- Developing healthy relationships is hard work. Because it is hard work, it is hard to identify quantifiable behaviors (relational ministry), so we end up focusing on what we can count (membership, attendance, finances, etc.). When relationships are healthy, there are stories to back up the relationships. Relationships, not numbers, show if growth is biblical, healthy, and truly fruitful.
Evidence of Spiritual Fruit
So, maybe it is time to declare a moratorium on statistics in the church. What if the one thing we reported on was the answer to this question: “What is the evidence that spiritual fruit being produced in my church? Give us the stories, not more statistics.
When we are focused more on being right than upon relationships, our disciple-making conversations are reduced to what we do not have in the church. It is at that point we begin to protect what we have and yearn for the “good ole days” when we had children, youth, young families, people involved in church activities, and money for ministry.
It’s Not a Scarcity Problem
It is difficult when the focus is on shrinking resources and lack of people who want to engage in the mission. But the disciple-making challenge is not a scarcity problem. More money and more people will not fix it. If we go back to the “good ole days” and project forward, we don’t have a scarcity problem, we have a disciple-making problem.
The disciple-making challenge is not focused upon getting more people into the church building, although we all would welcome more people. The disciple-making challenge is focused on leading and assisting people in becoming Jesus followers. And that begins with relationships.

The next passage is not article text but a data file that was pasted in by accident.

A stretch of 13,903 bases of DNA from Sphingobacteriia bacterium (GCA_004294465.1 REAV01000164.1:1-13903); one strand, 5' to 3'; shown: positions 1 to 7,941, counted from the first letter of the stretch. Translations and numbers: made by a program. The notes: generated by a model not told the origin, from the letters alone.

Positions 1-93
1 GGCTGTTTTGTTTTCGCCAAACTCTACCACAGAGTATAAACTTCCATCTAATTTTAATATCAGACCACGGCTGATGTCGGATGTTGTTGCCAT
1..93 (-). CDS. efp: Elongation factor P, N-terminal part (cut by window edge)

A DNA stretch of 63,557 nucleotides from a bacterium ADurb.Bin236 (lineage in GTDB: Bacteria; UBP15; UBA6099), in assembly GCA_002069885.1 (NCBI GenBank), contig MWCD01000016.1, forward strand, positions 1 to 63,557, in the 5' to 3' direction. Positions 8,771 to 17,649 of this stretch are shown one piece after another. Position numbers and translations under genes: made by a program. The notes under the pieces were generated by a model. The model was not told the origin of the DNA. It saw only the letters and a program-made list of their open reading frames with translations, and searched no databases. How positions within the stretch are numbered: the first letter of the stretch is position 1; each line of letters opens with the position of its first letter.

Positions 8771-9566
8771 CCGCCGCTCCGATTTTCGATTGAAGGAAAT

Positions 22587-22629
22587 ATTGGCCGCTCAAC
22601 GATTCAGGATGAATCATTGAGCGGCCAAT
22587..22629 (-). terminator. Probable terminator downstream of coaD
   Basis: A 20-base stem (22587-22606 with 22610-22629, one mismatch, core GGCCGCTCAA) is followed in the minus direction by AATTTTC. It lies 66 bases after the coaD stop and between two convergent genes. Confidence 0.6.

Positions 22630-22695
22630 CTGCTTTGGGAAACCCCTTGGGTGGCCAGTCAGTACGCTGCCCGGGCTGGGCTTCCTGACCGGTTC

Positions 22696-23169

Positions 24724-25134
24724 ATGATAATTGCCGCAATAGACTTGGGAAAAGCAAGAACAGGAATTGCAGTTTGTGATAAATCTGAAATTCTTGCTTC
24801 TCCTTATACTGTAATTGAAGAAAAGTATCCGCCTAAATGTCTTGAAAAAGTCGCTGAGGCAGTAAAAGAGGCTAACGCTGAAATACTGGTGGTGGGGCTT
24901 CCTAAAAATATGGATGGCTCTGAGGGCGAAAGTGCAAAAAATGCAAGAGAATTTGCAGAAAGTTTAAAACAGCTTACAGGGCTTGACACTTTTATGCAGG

It’s a Relationship Problem
We don’t have a scarcity problem, we have a relationship problem. We are convinced that when God’s love is lived out in our relationships: reaching out and receiving new people in God’s love, offering God’s love in Jesus, practicing God’s love in relationships, and engaging our communities in God’s love, our greatest focus will not be upon “do we have enough money or people,” but will be upon “are we breaking God’s heart?”
There is no quick fix program for our disciple-making challenge. We can’t expect to fix it overnight. But we can start today. Ready to get started?
We invite you to begin the experiment introduced at the end of LeaderCast Episode 050 and Episode 051 of LeaderCast. No time to listen? Download the Sqaure Sqaud experiment here. Whatever you do, take a step toward building new relationships with people in your community.
Tim Bias and Sara Thomas
- Story adapted from Out of the Question…Into the Mystery, by Leonard Sweet. Chapter 7, Loving the ‘One Anothers’: When Being Right Is Just Plain Wrong, page 91.